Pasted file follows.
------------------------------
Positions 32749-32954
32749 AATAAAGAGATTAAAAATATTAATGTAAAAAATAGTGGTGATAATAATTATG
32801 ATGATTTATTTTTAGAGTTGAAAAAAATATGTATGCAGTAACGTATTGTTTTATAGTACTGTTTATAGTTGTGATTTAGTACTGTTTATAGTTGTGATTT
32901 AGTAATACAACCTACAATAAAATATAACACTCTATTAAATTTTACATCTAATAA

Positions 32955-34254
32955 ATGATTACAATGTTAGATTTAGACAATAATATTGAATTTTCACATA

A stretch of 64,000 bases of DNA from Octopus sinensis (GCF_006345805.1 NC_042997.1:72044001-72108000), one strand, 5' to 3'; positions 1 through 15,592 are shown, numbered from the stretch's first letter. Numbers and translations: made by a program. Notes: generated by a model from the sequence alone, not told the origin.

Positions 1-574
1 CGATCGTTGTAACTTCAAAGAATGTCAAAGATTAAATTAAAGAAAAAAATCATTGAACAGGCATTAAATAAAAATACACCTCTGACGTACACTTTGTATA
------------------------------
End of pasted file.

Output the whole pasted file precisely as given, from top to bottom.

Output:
Positions 32749-32954
32749 AATAAAGAGATTAAAAATATTAATGTAAAAAATAGTGGTGATAATAATTATG
32801 ATGATTTATTTTTAGAGTTGAAAAAAATATGTATGCAGTAACGTATTGTTTTATAGTACTGTTTATAGTTGTGATTTAGTACTGTTTATAGTTGTGATTT
32901 AGTAATACAACCTACAATAAAATATAACACTCTATTAAATTTTACATCTAATAA

Positions 32955-34254
32955 ATGATTACAATGTTAGATTTAGACAATAATATTGAATTTTCACATA

A stretch of 64,000 bases of DNA from Octopus sinensis (GCF_006345805.1 NC_042997.1:72044001-72108000), one strand, 5' to 3'; positions 1 through 15,592 are shown, numbered from the stretch's first letter. Numbers and translations: made by a program. Notes: generated by a model from the sequence alone, not told the origin.

Positions 1-574
1 CGATCGTTGTAACTTCAAAGAATGTCAAAGATTAAATTAAAGAAAAAAATCATTGAACAGGCATTAAATAAAAATACACCTCTGACGTACACTTTGTATA